Paris show rocks to Galliano's frocks

John Galliano is famed for travelling to far-flung cultures in search of inspiration. In Paris last night at his spring/summer 2005 show, a thundering Nirvana soundtrack, crystal-encrusted psychedelic prints and army boots suggested destinations familiar to British music fans: Glastonbury, or any one of the other rock festivals where a sense of the absurd is always in fashion. For accessories, Galliano plundered the cheerfully weird wardrobe of acid-trippers for inflatable hats, deely boppers and helium balloons that bobbed behind the models.

John Galliano is famed for travelling to far-flung cultures in search of inspiration. In Paris last night at his spring/summer 2005 show, a thundering Nirvana soundtrack, crystal-encrusted psychedelic prints and army boots suggested destinations familiar to British music fans: Glastonbury, or any one of the other rock festivals where a sense of the absurd is always in fashion. For accessories, Galliano plundered the cheerfully weird wardrobe of acid-trippers for inflatable hats, deely boppers and helium balloons that bobbed behind the models.

However, Galliano isn't trying to escape reality. While shows for both his own label and for Christian Dior have, in recent seasons, featured vastly-proportioned showpiece frocks that bear little relation to what is sold in his stores, on yesterday's catwalk there were many wearable ­ and saleable ­ clothes. The same could be said of his show for Dior last week. It is testimony to Galliano's technical brilliance, however, that even the more "accessible" designs seen yesterday amazed the eye. Bias-cut halter-neck gowns printed with pastel-coloured brushstroke prints are the fantasy frocks his customers adore. And there was still space for the really big numbers: a sequence of crinoline dresses, in green satin or gradations of pink and yellow, closed the show.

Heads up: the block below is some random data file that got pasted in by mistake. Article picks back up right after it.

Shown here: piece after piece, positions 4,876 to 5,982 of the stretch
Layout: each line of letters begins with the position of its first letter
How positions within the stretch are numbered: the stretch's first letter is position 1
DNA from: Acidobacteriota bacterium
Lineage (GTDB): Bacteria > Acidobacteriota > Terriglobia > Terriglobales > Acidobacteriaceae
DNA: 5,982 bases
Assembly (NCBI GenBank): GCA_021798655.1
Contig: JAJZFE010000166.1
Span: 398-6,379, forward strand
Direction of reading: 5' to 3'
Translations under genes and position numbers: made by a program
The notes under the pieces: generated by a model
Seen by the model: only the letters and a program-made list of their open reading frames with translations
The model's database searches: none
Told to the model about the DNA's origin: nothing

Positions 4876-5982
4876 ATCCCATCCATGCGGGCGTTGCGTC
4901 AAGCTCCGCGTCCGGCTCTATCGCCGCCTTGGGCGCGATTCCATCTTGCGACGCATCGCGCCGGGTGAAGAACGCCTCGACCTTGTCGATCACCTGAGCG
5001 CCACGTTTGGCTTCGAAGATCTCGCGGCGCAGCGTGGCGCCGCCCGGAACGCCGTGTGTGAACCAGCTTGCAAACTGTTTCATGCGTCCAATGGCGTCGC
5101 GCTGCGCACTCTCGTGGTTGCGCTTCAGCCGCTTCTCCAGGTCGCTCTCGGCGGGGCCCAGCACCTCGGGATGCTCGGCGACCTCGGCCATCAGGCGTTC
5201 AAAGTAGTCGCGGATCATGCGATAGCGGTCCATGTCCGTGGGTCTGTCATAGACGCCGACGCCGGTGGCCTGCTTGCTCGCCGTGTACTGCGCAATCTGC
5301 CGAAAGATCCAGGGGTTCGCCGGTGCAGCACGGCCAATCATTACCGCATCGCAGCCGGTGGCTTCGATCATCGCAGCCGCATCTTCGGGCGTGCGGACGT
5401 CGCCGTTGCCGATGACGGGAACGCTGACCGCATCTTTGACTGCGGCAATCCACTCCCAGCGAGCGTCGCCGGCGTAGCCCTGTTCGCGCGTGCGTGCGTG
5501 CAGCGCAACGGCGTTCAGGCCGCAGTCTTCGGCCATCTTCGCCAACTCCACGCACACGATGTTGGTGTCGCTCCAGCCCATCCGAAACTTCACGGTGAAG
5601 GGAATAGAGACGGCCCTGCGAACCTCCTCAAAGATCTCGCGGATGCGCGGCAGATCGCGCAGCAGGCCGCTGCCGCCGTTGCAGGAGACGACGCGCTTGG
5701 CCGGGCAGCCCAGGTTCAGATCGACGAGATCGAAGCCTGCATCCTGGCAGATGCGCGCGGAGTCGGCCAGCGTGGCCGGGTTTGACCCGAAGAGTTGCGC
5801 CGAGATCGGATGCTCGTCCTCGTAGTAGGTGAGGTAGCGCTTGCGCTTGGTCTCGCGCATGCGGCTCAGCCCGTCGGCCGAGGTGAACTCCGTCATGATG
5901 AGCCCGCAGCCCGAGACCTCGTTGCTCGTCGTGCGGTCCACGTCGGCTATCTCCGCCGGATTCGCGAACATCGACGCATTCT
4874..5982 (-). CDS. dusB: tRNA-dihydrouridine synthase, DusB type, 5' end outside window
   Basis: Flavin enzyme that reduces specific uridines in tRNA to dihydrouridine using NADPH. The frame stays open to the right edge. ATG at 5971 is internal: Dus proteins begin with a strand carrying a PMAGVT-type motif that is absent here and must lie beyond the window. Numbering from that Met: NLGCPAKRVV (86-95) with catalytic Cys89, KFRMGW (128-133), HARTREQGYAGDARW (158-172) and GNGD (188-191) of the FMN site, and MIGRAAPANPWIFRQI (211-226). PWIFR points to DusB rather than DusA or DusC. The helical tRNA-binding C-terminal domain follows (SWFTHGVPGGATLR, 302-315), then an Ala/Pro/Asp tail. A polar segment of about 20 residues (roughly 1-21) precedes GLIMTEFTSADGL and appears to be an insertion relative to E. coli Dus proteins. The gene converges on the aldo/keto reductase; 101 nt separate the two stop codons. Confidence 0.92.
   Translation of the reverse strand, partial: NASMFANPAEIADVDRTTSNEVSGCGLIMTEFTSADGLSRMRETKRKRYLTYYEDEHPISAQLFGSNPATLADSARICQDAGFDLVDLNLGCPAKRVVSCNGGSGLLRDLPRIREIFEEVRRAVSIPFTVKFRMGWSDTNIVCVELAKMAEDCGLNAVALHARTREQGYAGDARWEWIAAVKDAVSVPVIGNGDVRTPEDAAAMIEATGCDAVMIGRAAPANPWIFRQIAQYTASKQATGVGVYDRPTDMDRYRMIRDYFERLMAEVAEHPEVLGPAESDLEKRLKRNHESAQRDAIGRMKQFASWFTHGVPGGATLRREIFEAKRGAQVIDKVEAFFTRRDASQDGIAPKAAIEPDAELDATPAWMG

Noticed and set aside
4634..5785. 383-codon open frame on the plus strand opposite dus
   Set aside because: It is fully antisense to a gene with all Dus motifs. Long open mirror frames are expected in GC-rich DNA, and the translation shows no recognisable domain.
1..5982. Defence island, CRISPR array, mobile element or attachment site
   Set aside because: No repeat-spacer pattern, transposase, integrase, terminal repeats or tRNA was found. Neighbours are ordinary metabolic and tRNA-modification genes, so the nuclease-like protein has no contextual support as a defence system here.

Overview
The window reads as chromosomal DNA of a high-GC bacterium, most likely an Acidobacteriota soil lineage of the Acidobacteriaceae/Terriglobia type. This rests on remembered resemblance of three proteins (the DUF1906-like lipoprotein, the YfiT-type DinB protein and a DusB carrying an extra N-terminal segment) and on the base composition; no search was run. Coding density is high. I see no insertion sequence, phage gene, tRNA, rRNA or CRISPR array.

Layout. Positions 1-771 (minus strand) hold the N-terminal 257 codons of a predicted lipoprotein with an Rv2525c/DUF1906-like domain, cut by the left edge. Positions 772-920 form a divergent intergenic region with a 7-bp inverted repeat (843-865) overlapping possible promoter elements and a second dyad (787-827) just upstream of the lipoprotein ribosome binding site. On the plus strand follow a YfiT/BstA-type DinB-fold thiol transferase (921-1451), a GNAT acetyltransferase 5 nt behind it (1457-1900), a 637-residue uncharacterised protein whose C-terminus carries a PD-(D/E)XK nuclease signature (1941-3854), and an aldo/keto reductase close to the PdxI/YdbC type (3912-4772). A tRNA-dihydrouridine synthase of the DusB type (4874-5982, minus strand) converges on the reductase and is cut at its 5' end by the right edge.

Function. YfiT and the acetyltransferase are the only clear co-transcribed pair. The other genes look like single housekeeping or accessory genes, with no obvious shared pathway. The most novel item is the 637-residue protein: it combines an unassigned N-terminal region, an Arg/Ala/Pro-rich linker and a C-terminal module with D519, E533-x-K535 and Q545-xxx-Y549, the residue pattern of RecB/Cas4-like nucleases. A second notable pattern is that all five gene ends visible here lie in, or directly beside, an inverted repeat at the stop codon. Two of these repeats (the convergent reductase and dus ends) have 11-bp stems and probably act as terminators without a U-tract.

Earlier, Chloé designer Phoebe Philo sent out a sassy and feminine collection that strengthened the cool-girl-about-town image she has created for the brand.

While the Parisians naturally tend towards a groomed and grown-up style of dress, Philo's signature look is artlessness. Take, for instance, her cocktail dresses. Sewn with bugle beads and trimmed with ribbons they may be, but her loose silhouettes confer a sense of nonchalance.

Philo is a favourite to pick up the British Designer of the Year prize at the British Fashion Awards on 2 November.

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